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Lucky strike in search for Earth’s most common mineral

Lucky strike in search for Earth’s most common mineral

New Scientist

Image:  jtaylor14368

Scientific accolades don’t get much bigger. Percy Bridgman, an American physicist active during the first half of the 20th century, has just had one-third of the planet named after him, although it’s a chunk of Earth that we will probably never see.

Earth’s lower mantle is largely composed of magnesium iron silicate, in the form of a mineral with a perovskite crystal structure. Given that the lower mantle is about 2000 kilometres thick, this mineral makes up 38 per cent of Earth’s entire volume, so it is easily our planet’s most common mineral.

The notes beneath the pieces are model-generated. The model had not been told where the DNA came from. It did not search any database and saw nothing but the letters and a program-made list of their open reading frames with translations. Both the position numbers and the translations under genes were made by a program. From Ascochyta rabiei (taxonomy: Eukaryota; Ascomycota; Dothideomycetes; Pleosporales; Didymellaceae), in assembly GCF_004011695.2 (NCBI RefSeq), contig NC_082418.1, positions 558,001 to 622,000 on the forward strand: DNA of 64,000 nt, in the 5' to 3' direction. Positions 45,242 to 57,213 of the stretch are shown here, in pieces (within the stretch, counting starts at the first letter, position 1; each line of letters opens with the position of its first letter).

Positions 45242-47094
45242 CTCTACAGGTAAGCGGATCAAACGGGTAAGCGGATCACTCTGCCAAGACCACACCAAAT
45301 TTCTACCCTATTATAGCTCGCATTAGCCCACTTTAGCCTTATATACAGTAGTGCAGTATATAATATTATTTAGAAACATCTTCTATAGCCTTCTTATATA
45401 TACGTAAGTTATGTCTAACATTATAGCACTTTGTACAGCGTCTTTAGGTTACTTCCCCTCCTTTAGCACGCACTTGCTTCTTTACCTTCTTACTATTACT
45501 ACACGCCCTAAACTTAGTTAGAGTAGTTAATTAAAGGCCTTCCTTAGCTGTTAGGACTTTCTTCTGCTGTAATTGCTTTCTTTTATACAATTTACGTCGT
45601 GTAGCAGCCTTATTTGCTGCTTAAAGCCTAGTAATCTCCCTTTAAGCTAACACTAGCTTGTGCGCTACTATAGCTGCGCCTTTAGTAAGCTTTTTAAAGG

It is surprisingly rare at Earth’s surface, though. So rare, in fact, that geologists have struggled to find a natural sample. And the rulebook is strict: a mineral can’t be formally named with no natural sample to describe it.

Now, Oliver Tschauner at the University of Nevada in Las Vegas and his colleagues have finally discovered a sample that meets the criteria, meaning the mineral is nameless no longer. It will now be known as bridgmanite. Read more on…